In a remote corner of northwestern Spain, a small town has set itself the ultimate weight loss challenge: by early 2020, its residents must shed 100,000 kilos (220,500 pounds).
Gone are bacon and fried calamari from the diets of thousands of residents in Naron who are taking to sport again as part of a slimming program that kicked off in January.
"In the 21st century, people forget they're made to walk," says Carlos Pineiro, the 63-year-old family doctor behind the program, which has the support of the town council.
No more tripe
Pineiro often swaps his practice for the local wooded park where he helps dozens of others warm up and exercise.
Conrado Vilela Villamar, a 65-year-old former crane operator, is one of Pineiro's regulars.
"In Spain where people say that you can eat everything in the pig, from the tip of the tail to the tip of the nose, the first food I stripped from my diet are tripe, pork belly and cold cuts," he says.
Perched on the Atlantic coast of the Galicia region, the 40,000-strong town counts 9,000 overweight residents and another 3,000 who suffer from obesity, Pineiro says.
Known for its gastronomy and often gargantuan dishes, Galicia is the region in Spain with the most overweight people, according to a study by the Spanish Society of Cardiology.
"The rainy weather means people stay at home a lot with a very big daily ingestion of calories," says Pineiro.
More than 4,000 residents -- or a tenth of the population -- have joined the project.
To show their support, the mayor, Marian Ferreiro, and her municipal councilors weighed themselves together in public on giant scales.
The program, drawn up by local doctors, offers personalized diets and physical activity adapted to those who adhere.
Every now and then, they come to the town's health centers to weigh themselves.
"I walk with friends including a woman who is 80 or so, who holds on to my arm," says Maria Teresa Rodriguez, 55.
"In March, I weighed 82 kilos, now 70," she adds, beaming, standing on the scales.
Every day, she walks or does gymnastics for an hour and a half, and has started dancing on Fridays since her "legs no longer hurt."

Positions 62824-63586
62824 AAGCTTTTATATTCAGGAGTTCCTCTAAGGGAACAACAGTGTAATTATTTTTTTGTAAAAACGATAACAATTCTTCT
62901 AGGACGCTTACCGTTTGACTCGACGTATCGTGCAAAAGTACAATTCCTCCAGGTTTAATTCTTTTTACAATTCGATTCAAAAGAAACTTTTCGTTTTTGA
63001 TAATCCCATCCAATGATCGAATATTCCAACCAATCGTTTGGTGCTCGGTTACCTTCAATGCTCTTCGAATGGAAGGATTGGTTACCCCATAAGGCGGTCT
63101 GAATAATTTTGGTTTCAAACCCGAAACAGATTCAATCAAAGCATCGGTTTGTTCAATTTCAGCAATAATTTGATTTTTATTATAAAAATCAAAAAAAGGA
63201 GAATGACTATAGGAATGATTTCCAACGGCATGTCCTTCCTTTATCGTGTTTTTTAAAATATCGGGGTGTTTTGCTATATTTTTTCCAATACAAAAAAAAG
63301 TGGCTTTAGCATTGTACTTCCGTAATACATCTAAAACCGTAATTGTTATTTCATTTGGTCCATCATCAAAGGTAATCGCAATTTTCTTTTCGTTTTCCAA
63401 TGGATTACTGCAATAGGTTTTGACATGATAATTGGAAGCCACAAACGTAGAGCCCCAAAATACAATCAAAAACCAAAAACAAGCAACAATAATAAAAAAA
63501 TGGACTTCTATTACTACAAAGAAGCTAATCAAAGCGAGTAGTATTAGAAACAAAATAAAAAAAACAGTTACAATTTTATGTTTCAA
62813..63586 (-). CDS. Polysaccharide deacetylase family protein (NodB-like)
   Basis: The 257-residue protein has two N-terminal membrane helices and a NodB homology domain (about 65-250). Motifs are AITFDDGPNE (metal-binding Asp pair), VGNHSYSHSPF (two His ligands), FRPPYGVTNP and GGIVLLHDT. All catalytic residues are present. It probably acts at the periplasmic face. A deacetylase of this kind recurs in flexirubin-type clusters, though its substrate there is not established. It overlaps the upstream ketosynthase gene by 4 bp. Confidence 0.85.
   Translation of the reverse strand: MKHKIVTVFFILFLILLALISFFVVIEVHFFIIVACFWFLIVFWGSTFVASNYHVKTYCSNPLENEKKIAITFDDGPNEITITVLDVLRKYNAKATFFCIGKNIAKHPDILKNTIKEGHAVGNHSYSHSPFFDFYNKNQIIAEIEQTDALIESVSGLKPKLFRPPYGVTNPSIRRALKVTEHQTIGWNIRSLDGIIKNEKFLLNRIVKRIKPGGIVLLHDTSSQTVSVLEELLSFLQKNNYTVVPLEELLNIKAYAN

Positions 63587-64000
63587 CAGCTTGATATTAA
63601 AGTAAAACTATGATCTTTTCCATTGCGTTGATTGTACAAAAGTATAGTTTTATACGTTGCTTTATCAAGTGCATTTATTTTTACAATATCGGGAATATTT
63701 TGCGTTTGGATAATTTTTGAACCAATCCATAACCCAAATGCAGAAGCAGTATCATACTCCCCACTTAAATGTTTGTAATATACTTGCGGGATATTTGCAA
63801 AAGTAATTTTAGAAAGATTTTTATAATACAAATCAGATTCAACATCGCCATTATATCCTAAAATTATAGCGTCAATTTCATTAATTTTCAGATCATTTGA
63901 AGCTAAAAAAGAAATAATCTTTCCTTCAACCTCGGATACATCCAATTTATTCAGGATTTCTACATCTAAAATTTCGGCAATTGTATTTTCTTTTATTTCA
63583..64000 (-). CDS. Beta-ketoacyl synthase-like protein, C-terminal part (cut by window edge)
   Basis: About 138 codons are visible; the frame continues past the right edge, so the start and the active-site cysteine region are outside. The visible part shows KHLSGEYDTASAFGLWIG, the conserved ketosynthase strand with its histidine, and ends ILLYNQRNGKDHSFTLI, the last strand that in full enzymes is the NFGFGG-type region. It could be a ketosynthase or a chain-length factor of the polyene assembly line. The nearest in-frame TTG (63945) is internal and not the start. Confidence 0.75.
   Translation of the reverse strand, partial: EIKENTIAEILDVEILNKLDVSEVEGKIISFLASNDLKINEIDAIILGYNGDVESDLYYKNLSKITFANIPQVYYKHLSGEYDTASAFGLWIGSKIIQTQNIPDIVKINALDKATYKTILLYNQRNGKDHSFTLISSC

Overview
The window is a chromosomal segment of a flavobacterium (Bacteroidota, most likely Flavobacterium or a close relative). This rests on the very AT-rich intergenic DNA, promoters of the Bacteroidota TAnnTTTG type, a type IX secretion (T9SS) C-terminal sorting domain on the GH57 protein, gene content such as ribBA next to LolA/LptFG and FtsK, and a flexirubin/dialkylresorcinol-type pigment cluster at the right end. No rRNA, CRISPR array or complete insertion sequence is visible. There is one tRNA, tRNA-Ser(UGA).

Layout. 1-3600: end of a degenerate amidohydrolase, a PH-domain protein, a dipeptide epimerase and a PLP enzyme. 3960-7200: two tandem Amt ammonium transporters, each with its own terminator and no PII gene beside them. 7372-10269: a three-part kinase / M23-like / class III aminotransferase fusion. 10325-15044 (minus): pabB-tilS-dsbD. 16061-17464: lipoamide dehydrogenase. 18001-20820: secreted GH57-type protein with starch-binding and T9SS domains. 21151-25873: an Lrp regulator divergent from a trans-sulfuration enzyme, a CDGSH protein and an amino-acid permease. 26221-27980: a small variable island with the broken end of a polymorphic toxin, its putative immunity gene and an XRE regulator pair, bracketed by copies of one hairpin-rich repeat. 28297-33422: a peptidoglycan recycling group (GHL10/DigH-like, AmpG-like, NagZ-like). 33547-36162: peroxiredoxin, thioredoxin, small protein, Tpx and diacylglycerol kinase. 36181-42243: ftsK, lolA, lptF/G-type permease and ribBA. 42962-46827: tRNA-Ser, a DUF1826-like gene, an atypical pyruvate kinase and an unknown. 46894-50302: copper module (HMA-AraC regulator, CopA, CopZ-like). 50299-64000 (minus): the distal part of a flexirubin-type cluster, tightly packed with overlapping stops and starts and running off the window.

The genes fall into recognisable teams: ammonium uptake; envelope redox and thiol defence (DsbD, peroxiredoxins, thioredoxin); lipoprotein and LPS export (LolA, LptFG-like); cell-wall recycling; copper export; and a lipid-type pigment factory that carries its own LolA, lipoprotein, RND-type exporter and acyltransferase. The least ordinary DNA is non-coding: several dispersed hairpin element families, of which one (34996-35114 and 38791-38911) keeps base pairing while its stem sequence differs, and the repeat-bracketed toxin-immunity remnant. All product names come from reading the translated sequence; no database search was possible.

In the town, 18 restaurants now offer healthier dishes by promoting an Atlantic-style diet full of seafood.
"I replace salt with algae, fish infusions or a simple dehydrated mussel, and butter with virgin olive oil," says Diego Platas, a 37-year-old restaurant owner as he cooks a local mackerel.
'I pedal while reading'
Earlier this month, the World Health Organization warned that obesity and the growing proportion of people who are overweight risked reversing the general trend of rising life expectancy in Europe.
In Spain, the topic regularly comes up.
An interview with a 34-year-old patient in eastern Spain who weighs 385 kilos recently made headlines.
"It's not at all easy to convince adults" to change their lifestyle, says Pineiro, whose own family history has been blighted by genetic cardiovascular illness, albeit not linked to weight.
"Some say: 'the last thing I need is for the doctor to tell me what I must do'."
He is more hopeful that children will catch on.
At the Jorge Juan school in Naron, for instance, pupils are being encouraged to live a healthy lifestyle in a pilot program in the town.
During recess, "we go out to the seaside promenade" with the youngsters, says Maria Jose Cazorla, a 55-year-old teacher, who has lost 14 kilos in a year.
The school's 224 students are given the option of doing sport for one hour every day and those who are reticent can ride an exercise bike for an activity called "I pedal while reading."
Those who live nearby are encouraged to walk or cycle to school, or ride scooters, wearing special electronic bracelets that let parents know when they have arrived.
The slogan "get addicted to fruit" adorns the walls of the school where fruit is given out every morning.
But "we don't ever talk about weight directly" to the children, which "would have a stigmatizing effect," says Pineiro.
Beyond the 100,000-kilo weight loss challenge, he hopes residents will adopt "a healthy lifestyle to put a brake on chronic illness", which would also reduce health spending.
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